As you have read recently in this letter, I am very concerned about the debt the U.S. is running up in the form of a deficit which is now over $20 billion and is projected to rise by over a billion each year. Mr. Trump is now proposing another “Middle Class Tax Cut” of 10% because the vast majority of the recent tax cut really went to the wealthy. We can’t continue to run up our debt.
Nothing is trending in the right direction so we took the risk off the table. This has happened before, just not as fast, and we have recovered. We will be lying low waiting for the storm to blow over and then get back into the markets.
If you would like to talk about any of these issues, just give me a call. As most of you know I love talking about markets and economics.
I recently ran across an article in a newspaper about choosing a Financial Planner. The article does a great job on the legal landscape that rules my industry and goes into depth on the Certified Financial Planner TM designation and the importance of finding a qualified financial planner.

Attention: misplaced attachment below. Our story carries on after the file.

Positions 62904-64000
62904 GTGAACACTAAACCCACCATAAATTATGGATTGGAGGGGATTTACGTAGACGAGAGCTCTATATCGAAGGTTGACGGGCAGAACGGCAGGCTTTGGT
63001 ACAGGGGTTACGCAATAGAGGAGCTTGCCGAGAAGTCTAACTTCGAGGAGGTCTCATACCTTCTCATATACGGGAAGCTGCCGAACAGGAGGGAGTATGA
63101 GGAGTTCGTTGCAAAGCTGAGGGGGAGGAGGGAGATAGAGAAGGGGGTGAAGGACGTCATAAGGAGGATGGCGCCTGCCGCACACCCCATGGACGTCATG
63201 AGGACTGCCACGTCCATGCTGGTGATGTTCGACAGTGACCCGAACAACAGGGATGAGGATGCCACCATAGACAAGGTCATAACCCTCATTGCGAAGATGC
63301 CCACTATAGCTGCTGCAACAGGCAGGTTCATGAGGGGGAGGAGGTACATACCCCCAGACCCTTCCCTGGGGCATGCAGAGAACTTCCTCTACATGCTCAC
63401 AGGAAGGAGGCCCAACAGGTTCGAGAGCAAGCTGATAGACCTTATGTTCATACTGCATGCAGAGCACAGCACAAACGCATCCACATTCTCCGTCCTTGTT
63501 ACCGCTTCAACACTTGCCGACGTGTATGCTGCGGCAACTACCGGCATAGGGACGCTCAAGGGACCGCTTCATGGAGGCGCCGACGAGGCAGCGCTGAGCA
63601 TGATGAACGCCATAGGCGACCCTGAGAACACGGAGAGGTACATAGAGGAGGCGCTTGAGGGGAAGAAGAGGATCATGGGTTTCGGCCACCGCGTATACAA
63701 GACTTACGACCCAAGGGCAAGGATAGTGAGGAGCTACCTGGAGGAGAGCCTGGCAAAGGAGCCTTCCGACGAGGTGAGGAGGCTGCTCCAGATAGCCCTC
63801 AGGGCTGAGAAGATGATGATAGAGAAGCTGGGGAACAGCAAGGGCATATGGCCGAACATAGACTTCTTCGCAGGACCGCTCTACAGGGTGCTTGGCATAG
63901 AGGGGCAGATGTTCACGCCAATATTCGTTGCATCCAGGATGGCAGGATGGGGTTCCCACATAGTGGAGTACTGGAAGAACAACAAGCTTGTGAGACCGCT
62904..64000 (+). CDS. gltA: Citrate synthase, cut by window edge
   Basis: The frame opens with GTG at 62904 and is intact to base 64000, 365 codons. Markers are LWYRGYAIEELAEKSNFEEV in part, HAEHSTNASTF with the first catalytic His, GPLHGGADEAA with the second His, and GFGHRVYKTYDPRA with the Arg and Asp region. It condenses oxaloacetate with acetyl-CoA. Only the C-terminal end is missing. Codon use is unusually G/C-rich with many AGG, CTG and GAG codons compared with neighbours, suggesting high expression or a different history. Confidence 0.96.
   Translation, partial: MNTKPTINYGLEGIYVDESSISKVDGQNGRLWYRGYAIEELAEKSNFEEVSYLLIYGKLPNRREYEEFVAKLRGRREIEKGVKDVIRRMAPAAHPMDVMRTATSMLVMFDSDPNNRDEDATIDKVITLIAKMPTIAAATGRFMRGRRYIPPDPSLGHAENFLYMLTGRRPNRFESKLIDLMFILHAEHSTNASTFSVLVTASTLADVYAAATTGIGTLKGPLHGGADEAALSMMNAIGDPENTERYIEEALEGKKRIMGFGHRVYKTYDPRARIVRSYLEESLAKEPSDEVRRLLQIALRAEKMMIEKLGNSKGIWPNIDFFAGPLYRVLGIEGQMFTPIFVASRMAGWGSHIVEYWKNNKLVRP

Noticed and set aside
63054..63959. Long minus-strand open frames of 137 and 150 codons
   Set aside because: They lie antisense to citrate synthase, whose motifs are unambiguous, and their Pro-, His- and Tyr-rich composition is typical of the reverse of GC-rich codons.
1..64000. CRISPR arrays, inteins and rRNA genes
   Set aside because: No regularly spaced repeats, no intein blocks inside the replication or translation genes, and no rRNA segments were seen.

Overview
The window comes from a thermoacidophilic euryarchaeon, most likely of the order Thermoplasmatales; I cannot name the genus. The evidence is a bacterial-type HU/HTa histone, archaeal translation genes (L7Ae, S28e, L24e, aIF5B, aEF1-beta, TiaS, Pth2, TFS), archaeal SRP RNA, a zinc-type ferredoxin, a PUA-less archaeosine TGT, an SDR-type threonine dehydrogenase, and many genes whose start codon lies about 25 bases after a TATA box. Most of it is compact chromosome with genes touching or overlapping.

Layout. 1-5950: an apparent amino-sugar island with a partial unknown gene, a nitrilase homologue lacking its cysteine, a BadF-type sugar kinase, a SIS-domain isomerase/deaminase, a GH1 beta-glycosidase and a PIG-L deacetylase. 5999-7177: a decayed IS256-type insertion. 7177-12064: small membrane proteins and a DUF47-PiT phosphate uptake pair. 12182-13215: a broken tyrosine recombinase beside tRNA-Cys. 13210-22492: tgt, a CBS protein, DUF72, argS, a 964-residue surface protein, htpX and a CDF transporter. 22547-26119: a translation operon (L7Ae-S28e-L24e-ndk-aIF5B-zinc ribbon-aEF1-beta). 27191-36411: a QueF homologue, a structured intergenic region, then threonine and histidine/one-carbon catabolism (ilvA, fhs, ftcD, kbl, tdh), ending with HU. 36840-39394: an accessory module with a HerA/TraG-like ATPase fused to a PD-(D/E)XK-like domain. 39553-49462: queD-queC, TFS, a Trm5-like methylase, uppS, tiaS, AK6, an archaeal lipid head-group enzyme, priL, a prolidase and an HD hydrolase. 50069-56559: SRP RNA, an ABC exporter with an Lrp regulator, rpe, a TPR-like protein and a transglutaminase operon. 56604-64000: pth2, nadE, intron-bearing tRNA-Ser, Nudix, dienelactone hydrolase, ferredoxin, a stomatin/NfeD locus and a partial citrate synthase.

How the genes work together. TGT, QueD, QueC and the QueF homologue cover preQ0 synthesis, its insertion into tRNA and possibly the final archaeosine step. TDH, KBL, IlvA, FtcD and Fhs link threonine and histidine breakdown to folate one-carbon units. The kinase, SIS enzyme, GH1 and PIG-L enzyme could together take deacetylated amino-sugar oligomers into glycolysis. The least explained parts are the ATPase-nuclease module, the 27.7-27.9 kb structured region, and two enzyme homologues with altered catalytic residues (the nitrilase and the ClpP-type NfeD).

If you have friends that are looking for a financial planner, I hope that you would recommend us. If they want to go their separate way, at least they will have a roadmap to follow. Please feel free to forward this on to anyone who you might think could use this advice.
In Choosing a Financial Planner, Know How Planners are Regulated
A longtime reader of the (San Jose, Calif.) Mercury News wants to know: ‘What should someone look for when shopping for a financial planner?’ In this column, let me set the foundation. In the next one, I’ll help you shop.
J.M. and her husband are in their 60s, are living on Social Security and are ‘asset rich but income poor like many seniors.’ Previously, they had a good experience with a financial planner who is now retired.